The Eclipse EMek is a simple mechanical marker built around their low-pressure, soft-touch in-line Gamma Core drive train that, thanks to its 135psi operating pressure, will be gentle on paintballs. This, combined with an off-set Deftek clamping feed neck, will go a long way towards preventing broken and chopped paintballs. The marker’s outer shell is made from lightweight yet strong and game-proven glass-reinforced nylon and the bottom-line bottle adapter is made from aluminum. A replacement on/off ASA is available and might be a good buy for serious players. The EMek accepts Autococker-threaded barrels, making a replacement for the basic ten-inch tube that, although clean, simple and well-honed internally with a few ports at the brake, will likely be replaced by more serious players with a kit to allow bore sizing to whatever paintballs may be available. A pivoting single trigger actuates a simple and robust mechanical three-way valve that initiates the firing sequence of the EMek when the trigger is pulled and a mechanical safety lever is built-in. The marker’s wrap-around rubber grips are comfortable and can be removed without tools, and unlike it’s more expensive GMek brother, the EMek requires no external macro-line air hose.

A player’s first impressive on the EMek once it’s out of the box and in the hands is that this marker is very light. At under two pounds, that’s an understatement. Adding a compressed air bottle and a hopper won’t change things much unless a massive bottle and a high-end force-feed loader are slapped on, but the average EMek will hit the field at around five pounds ready to fight. I chose a lightweight 68 cubic inch Imomrtal Air bottle and, because I wanted to take advantage of the marker’s light weight, a JT Revolution loader. Players who don’t want any batteries at all could surely make-do with a simple non-motorized hopper but may find an occasional “shake and bake” may be needed to keep up. To shave even more weight off and take full advantage of long-range accuracy and consistency (and so I could stick my barrel through brush in the woods) I also replaced the marker’s stubby stock barrel with a carbon fiber Freak. With air topped off and paintballs in my loader I was ready to play.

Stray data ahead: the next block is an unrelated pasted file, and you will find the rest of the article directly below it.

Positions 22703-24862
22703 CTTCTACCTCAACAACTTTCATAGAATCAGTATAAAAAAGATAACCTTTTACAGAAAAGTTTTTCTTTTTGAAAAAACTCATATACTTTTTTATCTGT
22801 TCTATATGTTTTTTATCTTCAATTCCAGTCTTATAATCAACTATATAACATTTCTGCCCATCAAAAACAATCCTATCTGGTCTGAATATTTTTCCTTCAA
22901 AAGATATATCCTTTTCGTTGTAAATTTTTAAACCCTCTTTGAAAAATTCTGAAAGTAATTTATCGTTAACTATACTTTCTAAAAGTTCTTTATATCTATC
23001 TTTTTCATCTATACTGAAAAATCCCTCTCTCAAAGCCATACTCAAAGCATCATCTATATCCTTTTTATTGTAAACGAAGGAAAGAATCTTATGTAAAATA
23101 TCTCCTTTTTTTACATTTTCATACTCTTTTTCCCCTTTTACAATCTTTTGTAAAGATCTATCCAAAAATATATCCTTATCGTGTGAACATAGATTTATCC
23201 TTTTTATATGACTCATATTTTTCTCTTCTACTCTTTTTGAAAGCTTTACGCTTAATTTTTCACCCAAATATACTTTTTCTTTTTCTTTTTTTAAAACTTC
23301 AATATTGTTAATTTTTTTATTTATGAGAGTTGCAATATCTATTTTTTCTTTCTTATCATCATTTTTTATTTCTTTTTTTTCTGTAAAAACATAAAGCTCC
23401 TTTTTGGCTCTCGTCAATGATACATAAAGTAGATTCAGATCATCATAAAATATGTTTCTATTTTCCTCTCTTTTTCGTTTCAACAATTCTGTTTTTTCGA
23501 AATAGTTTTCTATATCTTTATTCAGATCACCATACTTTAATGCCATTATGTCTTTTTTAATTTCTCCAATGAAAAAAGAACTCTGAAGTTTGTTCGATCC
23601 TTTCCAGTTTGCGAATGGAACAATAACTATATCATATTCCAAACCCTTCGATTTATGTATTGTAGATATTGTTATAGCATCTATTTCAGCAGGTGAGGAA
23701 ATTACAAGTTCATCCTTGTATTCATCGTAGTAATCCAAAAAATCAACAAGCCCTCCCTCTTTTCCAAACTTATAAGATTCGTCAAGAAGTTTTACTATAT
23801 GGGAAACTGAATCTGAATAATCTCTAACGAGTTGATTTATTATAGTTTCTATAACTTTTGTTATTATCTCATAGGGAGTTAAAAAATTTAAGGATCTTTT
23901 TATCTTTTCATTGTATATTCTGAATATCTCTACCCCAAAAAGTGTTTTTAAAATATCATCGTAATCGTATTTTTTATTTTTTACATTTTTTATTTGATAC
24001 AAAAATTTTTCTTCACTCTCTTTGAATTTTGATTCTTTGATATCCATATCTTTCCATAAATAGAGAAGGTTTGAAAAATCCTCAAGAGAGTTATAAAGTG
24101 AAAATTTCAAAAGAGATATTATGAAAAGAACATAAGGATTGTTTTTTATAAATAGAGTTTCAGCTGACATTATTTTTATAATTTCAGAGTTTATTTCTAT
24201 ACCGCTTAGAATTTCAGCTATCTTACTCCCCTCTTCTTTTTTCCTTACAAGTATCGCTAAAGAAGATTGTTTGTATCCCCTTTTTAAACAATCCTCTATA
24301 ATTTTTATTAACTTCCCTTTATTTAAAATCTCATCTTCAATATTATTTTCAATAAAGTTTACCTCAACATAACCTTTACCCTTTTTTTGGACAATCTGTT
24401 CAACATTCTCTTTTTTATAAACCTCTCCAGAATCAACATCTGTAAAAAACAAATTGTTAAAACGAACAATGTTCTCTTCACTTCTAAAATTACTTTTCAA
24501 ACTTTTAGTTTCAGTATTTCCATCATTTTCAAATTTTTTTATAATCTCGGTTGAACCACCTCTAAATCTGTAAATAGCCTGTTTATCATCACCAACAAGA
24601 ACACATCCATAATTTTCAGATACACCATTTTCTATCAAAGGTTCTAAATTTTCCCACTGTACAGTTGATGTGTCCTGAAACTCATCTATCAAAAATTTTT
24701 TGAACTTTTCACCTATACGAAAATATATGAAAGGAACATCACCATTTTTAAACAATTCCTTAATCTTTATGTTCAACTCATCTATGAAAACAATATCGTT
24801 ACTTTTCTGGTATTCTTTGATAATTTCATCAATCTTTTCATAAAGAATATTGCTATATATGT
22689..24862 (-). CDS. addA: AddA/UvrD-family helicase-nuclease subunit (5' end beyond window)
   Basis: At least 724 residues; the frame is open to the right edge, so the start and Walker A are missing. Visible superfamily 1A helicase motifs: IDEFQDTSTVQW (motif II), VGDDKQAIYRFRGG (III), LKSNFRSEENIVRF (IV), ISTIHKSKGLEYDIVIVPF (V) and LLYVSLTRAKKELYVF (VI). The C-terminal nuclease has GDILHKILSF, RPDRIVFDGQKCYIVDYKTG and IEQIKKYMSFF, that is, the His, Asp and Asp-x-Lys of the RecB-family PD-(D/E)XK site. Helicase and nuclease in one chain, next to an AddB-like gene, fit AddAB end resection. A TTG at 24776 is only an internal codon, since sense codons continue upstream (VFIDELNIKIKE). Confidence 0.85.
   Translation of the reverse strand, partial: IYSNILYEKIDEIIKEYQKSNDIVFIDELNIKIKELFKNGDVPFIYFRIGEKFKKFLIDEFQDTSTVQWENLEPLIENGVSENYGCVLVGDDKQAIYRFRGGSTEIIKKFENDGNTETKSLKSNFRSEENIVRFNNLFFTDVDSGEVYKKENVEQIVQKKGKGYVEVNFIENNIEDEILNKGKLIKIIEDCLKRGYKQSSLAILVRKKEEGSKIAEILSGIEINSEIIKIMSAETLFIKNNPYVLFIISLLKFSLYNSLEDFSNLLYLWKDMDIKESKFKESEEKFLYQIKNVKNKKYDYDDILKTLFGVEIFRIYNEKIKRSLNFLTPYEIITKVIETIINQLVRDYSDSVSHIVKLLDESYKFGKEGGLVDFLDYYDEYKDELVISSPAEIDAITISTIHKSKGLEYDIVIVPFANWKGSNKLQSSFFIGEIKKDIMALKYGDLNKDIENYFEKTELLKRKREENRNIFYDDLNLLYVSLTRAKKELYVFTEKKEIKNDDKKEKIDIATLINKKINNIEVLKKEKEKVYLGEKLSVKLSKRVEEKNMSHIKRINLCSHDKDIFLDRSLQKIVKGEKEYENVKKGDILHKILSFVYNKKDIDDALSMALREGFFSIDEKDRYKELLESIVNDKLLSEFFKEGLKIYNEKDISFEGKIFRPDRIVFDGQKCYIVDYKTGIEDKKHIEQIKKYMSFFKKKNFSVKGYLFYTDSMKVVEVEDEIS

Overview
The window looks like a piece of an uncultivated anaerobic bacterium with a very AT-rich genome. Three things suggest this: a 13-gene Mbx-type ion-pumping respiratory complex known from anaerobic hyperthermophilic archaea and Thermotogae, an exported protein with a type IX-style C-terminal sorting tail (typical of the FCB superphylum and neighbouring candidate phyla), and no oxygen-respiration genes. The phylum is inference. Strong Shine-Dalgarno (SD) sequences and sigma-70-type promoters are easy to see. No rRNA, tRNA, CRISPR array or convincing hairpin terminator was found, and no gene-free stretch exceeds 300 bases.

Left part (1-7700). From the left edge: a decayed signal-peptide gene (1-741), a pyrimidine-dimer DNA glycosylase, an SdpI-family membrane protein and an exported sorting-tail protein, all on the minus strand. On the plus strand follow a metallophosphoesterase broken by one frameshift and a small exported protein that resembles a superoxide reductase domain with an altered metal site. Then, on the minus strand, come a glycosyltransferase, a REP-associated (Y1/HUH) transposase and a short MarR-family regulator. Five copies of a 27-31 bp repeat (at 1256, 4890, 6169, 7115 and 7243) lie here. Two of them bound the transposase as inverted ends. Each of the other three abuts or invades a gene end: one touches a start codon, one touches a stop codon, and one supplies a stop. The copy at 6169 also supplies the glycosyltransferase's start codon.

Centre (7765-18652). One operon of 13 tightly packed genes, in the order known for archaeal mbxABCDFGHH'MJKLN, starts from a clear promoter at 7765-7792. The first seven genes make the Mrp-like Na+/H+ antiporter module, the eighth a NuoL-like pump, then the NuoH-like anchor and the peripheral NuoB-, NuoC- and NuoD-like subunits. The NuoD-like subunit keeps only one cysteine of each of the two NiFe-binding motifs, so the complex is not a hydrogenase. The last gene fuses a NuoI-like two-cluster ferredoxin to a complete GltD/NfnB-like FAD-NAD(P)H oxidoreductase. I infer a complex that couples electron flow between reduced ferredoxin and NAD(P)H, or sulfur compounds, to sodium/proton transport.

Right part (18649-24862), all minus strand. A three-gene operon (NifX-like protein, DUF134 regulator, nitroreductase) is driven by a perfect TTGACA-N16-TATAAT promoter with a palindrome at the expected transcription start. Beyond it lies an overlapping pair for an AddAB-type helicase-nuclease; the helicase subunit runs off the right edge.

Over the chronograph the EMek is consistent, not surprising considering its compressed air propellant, regulator and Gamme Core drive train. Using paintballs much too small for its stubby stock barrel I fould initial results of 264, 266, 263. A quick turn of the included Allen wrench to the velocity adjuster at the bottom of the bottle adapter got things up to 276, 270, 274. Paint was small enough that groups were a little loose at medium ranges so I swapped over to my sixteen inch Freak barrel with a properly bore-sized insert, and immediately the marker transformed from solid to impressive. Velocity shot up ten feet per second consistently with 286, 284, 286 over the chrono and groups near and far were predictable and very tight. In addition, the sound of the firing gun changed, becoming quieter - ideal for woodsball where shooting might give away a position. Finally, there's the trigger pull. The EMek's pivoting single trigger is easy to learn to shoot fast and has a surpsingly clean, crisp break.

The Eclipse EMek is an impressive paintball gun. Extremely light, easy to shoot, consistent, well-made delivered with plenty of standard features and, obviously, that incredible price, not to mention the backing of Planet Eclipse, makes this marker an ideal choice for a player on a budget, players looking to try mechanical paintball without dropping hundreds or even thousands, or even for serious mechanical players due to the competitive performance of the marker! Whether you're looking to ditch the batteries on purpose or simply want a great paintball gun at a great price regardless of how it goes bang, put the EMek on the short list!